The post war years were very difficult ones for the club with finance at a low ebb including an overdraft of £968. The future appeared difficult. Under the Chairmanship of Sir Percy Lister aided particularly by Sir Fetherstone Godley the Chairman of the British Legion, things gradually got back to normal. For the only time in the Club's history a paid secretary in the person of Lt. Col. RAK Sangster was employed but he left office after only a short while and was replaced by an Honorary Secretary JB Minhinnick and later by Bert Hughes. Despite the committee members standing as guarantors for the bank overdraft, further financial difficulties arose which meant that the staff had to be reduced and Monty Hearn retained in an unpaid capacity. Good financial management overcame these problems and took the Club into the fifties when once again it came into profit. Membership at this time was 134 full members and 35ladies which is still fewer than the number of ladies at inauguration.

At about this time Wally Hammond, England's Cricket Captain, regularly played the course, often in the company of Billy Neale another County Cricketer and local farmer.

Two unique golfing achievements occurred at the end of the forties, for in 1948 the club was able to boast among its members the English Amateur Champion, Alan Helm, the Gloucestershire County Champion, WSJ Watson who was winning for the third successive year and Mrs Whitley, who had won the Gloucestershire Ladies' Championship for the seventh time. Alan Helm was the son of the Canon of Berkeley. He beat Harley Roberts to win the English Amateur at Little Aston and went on to represent England against France.

Stinchcombe Hill also played its part in fostering relations with America and Australia. A match was arranged between Quaker Hill Country Club, New York, when Englishmen staying in America could play for Quaker Hill while Americans in this country were invited to join the Stinchcombe Hill team. In the initial match, despite Sir Percy Lister pairing up with Governor Dewey, who was later defeated for the American Presidency, Arnold Shapland was able to announce that his team had won the trophy that was the Shingle or Tile which hangs to this day in the clubhouse.

In a similar vein, Australian golfers were invited to Stinchcombe Hill and Australia Day became a very popular event as it is to this day. One of the most frequent visitors was Graham Virtue who presented the club with several trophies and he was eventually made an Honorary Life Member of the club.

Problems in the fifties and sixties tended to revolve around the course which went through a difficult period, and the inadequate Clubhouse which had never been properly rebuilt since the war. Tom Green the well known professional, who had at one stage led in the Open Championship, was appointed to the Club in 1950 and combined his professional duties with those of Green Keeper. It was at this stage that the 18th green was rebuilt raising it up from its original ground level. Since then the only major change to the course was the construction of the alternative fifth green in 1974, which it was hoped, would help segregate golfers from walkers.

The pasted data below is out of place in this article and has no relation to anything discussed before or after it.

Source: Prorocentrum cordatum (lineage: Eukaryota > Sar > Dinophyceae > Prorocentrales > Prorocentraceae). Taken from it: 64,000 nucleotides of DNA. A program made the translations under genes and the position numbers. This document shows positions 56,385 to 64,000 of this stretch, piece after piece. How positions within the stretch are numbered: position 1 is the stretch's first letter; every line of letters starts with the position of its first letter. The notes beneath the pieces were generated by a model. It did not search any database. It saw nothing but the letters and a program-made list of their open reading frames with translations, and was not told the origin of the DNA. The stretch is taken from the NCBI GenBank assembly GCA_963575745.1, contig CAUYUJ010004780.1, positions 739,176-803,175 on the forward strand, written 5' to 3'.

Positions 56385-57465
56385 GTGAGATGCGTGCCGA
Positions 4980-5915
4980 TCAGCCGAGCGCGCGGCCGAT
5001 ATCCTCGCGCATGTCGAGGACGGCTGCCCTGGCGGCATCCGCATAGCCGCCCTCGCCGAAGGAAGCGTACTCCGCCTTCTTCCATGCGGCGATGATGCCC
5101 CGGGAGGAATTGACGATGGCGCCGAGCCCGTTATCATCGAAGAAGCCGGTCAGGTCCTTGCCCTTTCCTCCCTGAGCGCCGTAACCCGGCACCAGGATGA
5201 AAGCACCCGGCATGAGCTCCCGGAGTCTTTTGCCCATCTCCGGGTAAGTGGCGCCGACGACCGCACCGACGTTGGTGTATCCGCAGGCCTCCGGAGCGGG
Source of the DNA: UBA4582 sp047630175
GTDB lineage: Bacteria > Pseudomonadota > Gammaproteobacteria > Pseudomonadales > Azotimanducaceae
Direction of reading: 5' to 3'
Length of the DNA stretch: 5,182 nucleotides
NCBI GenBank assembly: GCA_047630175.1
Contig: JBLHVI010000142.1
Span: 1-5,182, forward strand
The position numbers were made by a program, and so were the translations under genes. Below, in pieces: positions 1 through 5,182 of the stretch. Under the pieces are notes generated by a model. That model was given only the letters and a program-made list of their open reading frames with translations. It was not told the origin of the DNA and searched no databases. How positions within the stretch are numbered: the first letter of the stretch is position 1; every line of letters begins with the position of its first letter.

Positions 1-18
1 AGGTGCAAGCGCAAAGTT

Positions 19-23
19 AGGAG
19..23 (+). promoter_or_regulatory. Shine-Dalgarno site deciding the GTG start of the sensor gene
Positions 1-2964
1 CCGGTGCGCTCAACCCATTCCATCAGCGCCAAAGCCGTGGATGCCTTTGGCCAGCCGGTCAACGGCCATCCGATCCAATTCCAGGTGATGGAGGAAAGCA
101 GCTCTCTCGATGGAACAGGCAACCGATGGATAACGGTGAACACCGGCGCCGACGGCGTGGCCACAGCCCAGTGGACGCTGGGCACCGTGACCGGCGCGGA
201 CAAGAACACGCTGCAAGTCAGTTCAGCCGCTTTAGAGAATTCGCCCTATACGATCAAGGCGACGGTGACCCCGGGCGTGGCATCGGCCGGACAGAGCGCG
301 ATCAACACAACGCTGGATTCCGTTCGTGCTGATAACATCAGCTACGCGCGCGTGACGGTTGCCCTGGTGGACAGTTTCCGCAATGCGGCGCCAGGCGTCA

A new house was built behind the clubhouse and Tom Green moved into this in 1952 while the Stewards, who came and went with monotonous regularity, occupied a flat in the clubhouse. It was around this time that the Sports Turf Research Institute at Bingley were called in to advise on the problems of the course and with the hardworking green staff and considerable guidance from an enlightened Green Committee led by Jack Smith, the course was eventually restored to its former glory.

A question of water on the course was raised following the drought of 1959. Those against it said there was no point in providing water if the greens could survive through those conditions and also warned that watered greens would result in the fine fescues on the course being lost forever. It took the next severe drought in 1976 to get the members to change their minds and a project led by Ken Jones eventually succeeded in getting water laid on to the greens at a cost of some £20,000, paid for in part by a levy on the members and partly by a bank loan.

A feature of the sixties and seventies was the encouragement of Juniors at the Club. The subscription for youngsters was kept to a minimum and the Club paid for five lessons. Leslie Hopkins set up the Junior section and later handed over to Bob Griffiths to guide them through the fifties and sixties and it was his most successful pupil and arguably Stinchcombe Hill's finest ever player, Peter French who took over his mantle in1970.

One of the Club's most interesting members was John Devon who gave £50 per year during his lifetime so that anyone getting a birdie four down the 18th in a competition could be rewarded with a dozen golf balls. These became known as the 'Devon Dozen'.

It was in the period of the late seventies early eighties, which probably showed most change in the club with the long awaited improvements to the clubhouse. In the early seventies, the new Professional's Shop, Secretary's office, entrance hall and ladies and gents changing rooms were built which resulted in Tom Green moving from the flat he occupied behind his shop. By this time, the Stewards, George and Charlotte Balfour, had moved into the club's house in a direct swap with the Professional. The second phase of the improvement was to be the kitchen and dining-room facilities and finally the lounge was completely rebuilt and enlarged to give the club a fine clubhouse it now has and deserves for its centenary. Again, finance was obtained by a levy on the members and overdraft facilities and while the work was in progress, the Dursley Club assisted by kindly offering to share their facilities.